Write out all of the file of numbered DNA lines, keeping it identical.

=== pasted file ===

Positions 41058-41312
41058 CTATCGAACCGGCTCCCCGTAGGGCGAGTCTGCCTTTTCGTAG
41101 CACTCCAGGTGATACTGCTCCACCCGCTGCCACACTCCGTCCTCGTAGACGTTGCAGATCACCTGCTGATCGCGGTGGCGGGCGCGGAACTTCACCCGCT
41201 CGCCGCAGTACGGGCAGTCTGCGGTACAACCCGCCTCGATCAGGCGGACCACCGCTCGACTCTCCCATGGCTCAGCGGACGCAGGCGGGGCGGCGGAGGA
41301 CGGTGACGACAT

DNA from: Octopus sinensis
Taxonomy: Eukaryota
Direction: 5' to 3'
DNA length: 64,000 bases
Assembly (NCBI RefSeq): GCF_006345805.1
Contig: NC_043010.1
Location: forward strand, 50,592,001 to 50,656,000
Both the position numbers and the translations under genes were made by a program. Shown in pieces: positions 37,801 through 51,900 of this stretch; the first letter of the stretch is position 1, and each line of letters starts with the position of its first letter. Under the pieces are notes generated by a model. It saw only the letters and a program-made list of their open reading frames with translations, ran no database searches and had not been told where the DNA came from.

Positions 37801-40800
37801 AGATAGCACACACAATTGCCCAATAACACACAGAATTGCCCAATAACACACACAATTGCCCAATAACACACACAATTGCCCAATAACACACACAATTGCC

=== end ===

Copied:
Positions 41058-41312
41058 CTATCGAACCGGCTCCCCGTAGGGCGAGTCTGCCTTTTCGTAG
41101 CACTCCAGGTGATACTGCTCCACCCGCTGCCACACTCCGTCCTCGTAGACGTTGCAGATCACCTGCTGATCGCGGTGGCGGGCGCGGAACTTCACCCGCT
41201 CGCCGCAGTACGGGCAGTCTGCGGTACAACCCGCCTCGATCAGGCGGACCACCGCTCGACTCTCCCATGGCTCAGCGGACGCAGGCGGGGCGGCGGAGGA
41301 CGGTGACGACAT

DNA from: Octopus sinensis
Taxonomy: Eukaryota
Direction: 5' to 3'
DNA length: 64,000 bases
Assembly (NCBI RefSeq): GCF_006345805.1
Contig: NC_043010.1
Location: forward strand, 50,592,001 to 50,656,000
Both the position numbers and the translations under genes were made by a program. Shown in pieces: positions 37,801 through 51,900 of this stretch; the first letter of the stretch is position 1, and each line of letters starts with the position of its first letter. Under the pieces are notes generated by a model. It saw only the letters and a program-made list of their open reading frames with translations, ran no database searches and had not been told where the DNA came from.

Positions 37801-40800
37801 AGATAGCACACACAATTGCCCAATAACACACAGAATTGCCCAATAACACACACAATTGCCCAATAACACACACAATTGCCCAATAACACACACAATTGCC